Unfortunately, many Russian weapons have been used against anti-Assad forces that have also been waging a war against ISIS. Russian attacks against anti-Assad rebels can be significantly reduced or eliminated through negotiations that focus on shared concerns and a similarity of purpose. The United States and Russian objectives – to decimate ISIS and other terrorists groups that are a threat to both countries – should be a pressing priority that trumps less important considerations.
Putin is proving to be a skilled negotiator and compelling orator who excels at public appearances at the U.N. and other political and media events. It appears that many U.S. politicians and policymakers do not understand Putin nor the Russian psyche that makes Putin so appealing to his supporters. Some U.S. politicians fail to grasp the significance of the opportunity to forge a long-term, strategic, results-oriented super-power alliance to counter ISIS and other terrorists and criminal groups.
Misguided politicians who continue to demonize Putin and Russia are putting the United States and everyone else in the world more at risk from terrorist’s attacks and costly counterinsurgency operations. Some Western politicians may want to project that they are standing strong against Russia through their inflammatory rhetoric and policies but they are acting like reckless fools in the war on terror.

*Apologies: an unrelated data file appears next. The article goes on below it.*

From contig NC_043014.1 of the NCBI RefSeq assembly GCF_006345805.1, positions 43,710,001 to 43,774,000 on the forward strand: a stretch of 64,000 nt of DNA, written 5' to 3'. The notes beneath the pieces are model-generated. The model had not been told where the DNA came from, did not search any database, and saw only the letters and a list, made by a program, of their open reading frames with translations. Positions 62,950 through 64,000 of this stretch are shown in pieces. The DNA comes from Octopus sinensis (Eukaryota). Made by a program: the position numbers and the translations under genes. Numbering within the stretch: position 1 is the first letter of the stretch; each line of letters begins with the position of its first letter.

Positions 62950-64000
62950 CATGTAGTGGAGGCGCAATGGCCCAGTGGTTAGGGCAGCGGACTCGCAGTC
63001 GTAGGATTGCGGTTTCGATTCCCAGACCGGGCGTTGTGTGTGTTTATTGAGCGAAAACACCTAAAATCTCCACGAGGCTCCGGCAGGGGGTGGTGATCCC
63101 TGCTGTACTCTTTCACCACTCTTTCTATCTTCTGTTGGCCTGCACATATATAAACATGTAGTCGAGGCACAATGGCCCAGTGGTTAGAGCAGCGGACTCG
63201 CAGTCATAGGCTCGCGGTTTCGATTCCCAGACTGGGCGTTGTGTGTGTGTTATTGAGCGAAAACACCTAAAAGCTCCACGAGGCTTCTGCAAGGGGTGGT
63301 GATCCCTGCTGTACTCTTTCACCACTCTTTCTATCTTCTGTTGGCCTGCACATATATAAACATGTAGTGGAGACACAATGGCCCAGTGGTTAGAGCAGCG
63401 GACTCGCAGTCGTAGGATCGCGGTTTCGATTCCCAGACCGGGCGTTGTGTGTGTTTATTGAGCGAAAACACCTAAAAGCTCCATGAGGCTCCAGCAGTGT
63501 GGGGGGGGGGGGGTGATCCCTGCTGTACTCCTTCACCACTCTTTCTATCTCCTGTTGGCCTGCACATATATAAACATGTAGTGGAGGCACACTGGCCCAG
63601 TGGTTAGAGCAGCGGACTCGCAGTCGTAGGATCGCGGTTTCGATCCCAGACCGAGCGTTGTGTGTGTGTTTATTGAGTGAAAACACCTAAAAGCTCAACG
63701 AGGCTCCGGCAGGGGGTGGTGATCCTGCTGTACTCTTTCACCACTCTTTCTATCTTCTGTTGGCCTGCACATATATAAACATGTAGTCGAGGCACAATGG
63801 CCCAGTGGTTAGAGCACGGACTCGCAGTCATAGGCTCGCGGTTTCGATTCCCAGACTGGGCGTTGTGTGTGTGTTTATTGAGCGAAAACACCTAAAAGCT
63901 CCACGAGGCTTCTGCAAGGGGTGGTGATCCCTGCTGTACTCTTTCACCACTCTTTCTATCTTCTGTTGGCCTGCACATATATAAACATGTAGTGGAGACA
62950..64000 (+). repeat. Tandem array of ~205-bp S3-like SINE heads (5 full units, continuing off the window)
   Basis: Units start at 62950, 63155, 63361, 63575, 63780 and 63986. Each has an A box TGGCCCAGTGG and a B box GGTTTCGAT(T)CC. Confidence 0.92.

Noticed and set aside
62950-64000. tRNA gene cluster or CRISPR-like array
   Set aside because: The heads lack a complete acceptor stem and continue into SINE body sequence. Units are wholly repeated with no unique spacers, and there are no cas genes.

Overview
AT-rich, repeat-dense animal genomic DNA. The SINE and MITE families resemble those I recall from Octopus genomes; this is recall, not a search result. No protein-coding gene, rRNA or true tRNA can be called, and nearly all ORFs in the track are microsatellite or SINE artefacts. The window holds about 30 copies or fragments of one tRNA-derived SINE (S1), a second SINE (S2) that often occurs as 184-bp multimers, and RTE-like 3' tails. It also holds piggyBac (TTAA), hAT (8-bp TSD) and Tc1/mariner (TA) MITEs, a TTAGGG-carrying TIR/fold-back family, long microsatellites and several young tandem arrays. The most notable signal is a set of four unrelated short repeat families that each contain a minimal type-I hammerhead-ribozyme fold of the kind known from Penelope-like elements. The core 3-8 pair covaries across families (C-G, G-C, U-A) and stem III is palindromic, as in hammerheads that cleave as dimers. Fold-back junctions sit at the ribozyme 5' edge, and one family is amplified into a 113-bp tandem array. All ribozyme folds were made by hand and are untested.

A declassified 2012 Defense Intelligence Agency (DIA) report warned that the major driving forces behind the insurgency in Syria were al Qaeda, Muslim Brotherhood and other Islamic extremists. The DIA report said that support for the insurgents may cause the formation of a radical Islamic State being formed in Syria and Iraq that unified the jihad among Sunni Muslims throughout the Arab world. The report noted that Turkey and the Gulf States were supporting the insurgents in their effort to create a Sunni Islamic Caliphate. The reference to the formation of an Islamic State predates the actual formation of ISIS, which had previously been an affiliate group aligned with al Qaeda.
The Obama administration and other U.S. policymakers repeatedly ignored these warnings, along with additional intelligence reports and briefings, effectively setting the stage for the formation of ISIS, and the ongoing conflict in the region. The rise of the U.S.-Sunni supported insurgency in Syria led to a revival and empowerment of al Qaeda and other extremist groups operating in Iraq. This is why wars should be planned and waged by the military, not inept misguided or ethically challenged politicians.
Bashar al-Assad had previously helped the United States in countering al Qaeda, the Muslim Brotherhood and other radical groups. He continued to provide assistance to the U.S. even after he was demonized by the Bush and Obama administrations.
Removing al-Assad from power in Syria as the United States, and its Sunni allies are insisting, will create a power vacuum. This will likely result in replacing Assad’s secular government with anti-American Islamic extremists such as ISIS or a destabilizing dysfunctional collection of adversarial insurgent groups.